How often does a thug tell us how we could have stopped him from getting his gun?
On TheAtlantic.com a convicted murderer named John Lennon, (like the Beatle) - who's serving 28 years to life in New York's Attica prison for killing a fellow thug, revealed how to do it.
He says gun runners typically get a druggie, who needs cash, to buy guns in some unregulated southern state. He or she then takes a bus to New York and then sells them for more drug money.
How do you stop that? Intense background checks. Really investigate purchasers. Not the silly little form they have now.
Number two, track credit cards. When a person who's never bought a gun suddenly buys five at once, investigate.
Number three, understand that many people who report their guns stolen actually sold them. They lie.
John says he always bought a new gun after each crime; he didn't go around stealing them.
And a certain New York mayor would add one more measure to that list, "Wire-tapped conversations from this investigation show that one of the gun-trafficker's biggest concerns was 'Stop, question, frisk.'"
Which brings me to the news conference Mayor Bloomberg held Wednesday.
This is what it looks like when a city gets serious about stopping illegal guns. In this latest case, a rapper named Michael Best - one of his catchier songs is titled "Shoot 'em, Stab 'em, Rob 'em, Kill 'em."
Mr. Best posted Instagram photos of guns and cash and said he had a little weapons business going at his recording studio.
Pretty soon, New York undercover cops became his best customers and ended up busting a couple of gun runners who, just like our murderer friend said, were importing guns from the deregulated states of Dixieland.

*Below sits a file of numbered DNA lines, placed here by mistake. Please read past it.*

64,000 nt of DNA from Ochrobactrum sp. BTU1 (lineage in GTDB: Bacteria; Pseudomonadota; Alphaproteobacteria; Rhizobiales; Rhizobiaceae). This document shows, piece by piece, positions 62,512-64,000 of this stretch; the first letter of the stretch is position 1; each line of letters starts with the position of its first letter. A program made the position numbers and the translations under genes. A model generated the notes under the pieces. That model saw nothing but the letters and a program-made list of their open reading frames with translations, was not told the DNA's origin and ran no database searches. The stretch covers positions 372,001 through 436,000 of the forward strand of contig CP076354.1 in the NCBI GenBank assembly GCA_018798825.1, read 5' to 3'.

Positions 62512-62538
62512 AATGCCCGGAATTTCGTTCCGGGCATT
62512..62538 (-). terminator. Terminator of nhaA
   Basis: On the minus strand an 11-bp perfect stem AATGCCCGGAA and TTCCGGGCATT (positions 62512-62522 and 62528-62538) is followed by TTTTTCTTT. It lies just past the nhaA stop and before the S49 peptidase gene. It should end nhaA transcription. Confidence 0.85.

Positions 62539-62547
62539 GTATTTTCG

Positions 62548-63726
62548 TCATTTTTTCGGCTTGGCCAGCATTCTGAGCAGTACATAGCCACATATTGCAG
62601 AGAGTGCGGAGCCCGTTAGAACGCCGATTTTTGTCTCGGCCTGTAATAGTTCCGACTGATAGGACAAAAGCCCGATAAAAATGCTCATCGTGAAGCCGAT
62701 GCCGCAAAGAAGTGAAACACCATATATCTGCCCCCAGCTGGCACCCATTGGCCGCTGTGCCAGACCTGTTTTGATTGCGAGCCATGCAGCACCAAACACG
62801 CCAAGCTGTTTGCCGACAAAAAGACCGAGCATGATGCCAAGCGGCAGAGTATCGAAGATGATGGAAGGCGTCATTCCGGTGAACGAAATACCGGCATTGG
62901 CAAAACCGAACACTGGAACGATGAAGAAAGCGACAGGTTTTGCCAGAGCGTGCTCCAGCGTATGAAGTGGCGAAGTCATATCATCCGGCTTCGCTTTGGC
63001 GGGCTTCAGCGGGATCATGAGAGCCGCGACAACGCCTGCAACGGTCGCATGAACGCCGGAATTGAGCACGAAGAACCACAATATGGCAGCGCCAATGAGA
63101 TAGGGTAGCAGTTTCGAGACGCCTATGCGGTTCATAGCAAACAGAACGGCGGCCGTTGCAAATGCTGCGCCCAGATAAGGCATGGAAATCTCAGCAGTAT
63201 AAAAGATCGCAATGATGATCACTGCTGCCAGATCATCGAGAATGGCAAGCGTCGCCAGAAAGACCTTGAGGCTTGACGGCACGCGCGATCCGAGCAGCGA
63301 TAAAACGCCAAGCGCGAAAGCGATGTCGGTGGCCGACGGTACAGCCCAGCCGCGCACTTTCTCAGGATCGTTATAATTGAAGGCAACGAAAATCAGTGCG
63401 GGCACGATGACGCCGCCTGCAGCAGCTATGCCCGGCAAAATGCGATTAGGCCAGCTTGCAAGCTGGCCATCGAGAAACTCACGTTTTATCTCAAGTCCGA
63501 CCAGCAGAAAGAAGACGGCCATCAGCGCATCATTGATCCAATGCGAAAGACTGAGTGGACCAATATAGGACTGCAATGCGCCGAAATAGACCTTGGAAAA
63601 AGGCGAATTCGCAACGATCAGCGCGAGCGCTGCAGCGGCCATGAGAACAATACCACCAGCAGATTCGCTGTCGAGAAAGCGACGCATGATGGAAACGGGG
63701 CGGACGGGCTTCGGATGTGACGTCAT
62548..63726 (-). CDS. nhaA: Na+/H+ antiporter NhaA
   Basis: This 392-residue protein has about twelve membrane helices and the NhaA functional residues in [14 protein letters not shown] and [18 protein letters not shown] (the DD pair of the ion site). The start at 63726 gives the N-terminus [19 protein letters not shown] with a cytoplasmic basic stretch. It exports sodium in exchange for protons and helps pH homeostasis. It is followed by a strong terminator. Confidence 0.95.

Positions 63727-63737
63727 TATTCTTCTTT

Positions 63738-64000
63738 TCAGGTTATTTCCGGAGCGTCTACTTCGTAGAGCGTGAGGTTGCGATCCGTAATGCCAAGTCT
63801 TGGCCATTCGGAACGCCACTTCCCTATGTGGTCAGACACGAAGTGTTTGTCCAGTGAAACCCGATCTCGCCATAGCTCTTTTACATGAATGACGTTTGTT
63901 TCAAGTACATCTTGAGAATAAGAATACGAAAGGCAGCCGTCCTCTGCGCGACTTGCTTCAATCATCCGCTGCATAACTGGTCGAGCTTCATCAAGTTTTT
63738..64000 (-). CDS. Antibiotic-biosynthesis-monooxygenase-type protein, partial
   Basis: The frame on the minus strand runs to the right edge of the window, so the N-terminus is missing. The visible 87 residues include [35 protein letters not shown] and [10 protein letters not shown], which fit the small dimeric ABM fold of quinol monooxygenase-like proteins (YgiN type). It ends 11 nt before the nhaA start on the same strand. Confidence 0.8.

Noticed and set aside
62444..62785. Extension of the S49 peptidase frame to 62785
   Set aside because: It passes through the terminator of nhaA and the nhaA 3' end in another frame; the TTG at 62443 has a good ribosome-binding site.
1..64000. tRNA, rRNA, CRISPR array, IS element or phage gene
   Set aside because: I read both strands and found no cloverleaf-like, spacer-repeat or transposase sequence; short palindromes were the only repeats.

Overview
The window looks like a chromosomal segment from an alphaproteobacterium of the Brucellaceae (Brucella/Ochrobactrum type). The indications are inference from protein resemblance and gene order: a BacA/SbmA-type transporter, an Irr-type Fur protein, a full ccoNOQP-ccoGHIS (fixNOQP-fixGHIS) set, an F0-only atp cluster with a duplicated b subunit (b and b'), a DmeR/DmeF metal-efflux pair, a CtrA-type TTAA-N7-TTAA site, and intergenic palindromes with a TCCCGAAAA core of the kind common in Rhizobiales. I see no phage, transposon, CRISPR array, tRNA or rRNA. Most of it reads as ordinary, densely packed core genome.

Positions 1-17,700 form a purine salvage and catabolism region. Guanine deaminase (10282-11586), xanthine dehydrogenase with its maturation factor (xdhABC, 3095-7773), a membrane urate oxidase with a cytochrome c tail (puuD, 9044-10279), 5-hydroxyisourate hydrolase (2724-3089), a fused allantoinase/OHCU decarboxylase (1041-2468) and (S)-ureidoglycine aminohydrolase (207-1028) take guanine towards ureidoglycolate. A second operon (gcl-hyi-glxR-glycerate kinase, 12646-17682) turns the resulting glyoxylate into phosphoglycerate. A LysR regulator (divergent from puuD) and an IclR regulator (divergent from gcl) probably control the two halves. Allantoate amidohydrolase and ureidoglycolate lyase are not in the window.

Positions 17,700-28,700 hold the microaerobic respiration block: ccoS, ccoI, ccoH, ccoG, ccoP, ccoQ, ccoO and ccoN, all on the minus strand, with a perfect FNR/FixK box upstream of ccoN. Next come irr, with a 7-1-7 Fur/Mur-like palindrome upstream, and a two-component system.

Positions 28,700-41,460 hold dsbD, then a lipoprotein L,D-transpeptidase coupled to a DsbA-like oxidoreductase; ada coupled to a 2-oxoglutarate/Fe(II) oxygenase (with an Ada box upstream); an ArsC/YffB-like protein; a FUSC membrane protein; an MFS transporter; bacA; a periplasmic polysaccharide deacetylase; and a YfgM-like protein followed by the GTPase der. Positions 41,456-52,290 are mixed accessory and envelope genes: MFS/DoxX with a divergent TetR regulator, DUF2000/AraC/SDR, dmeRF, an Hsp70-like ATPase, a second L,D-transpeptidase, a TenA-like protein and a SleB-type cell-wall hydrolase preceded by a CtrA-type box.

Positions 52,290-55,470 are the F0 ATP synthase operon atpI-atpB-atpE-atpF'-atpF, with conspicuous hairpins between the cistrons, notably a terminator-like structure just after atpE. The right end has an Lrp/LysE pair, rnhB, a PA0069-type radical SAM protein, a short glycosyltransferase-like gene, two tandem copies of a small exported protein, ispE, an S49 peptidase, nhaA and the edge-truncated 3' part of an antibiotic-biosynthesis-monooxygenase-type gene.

"The percentage of guns used in crimes that are brought here from out-of-state had increased from 85 to 90 percent," said Mayor Bloomberg. "Two of the top sources for criminal gun crimes in New York are North Carolina and South Carolina."
Police commissioner Ray Kelley arranged the arsenal on a big table.
"All told, 254 illegal guns were recovered in this investigation. The mayor said this is the biggest firearms take-down in the nation's history."
Two hundred forty-three handguns, nine rifles, and two shotguns. Nineteen people under arrest.
It occurs to me that since wiretaps, Internet posts, and credit card tracking seem to be the keys to interrupting this particular illegal gun pipeline, it might be a perfect job for the NSA. It might win them a little redemption. And by using their hi-tech efforts to more precisely target the bad guys, it might even make some of the stopping and frisking unnecessary.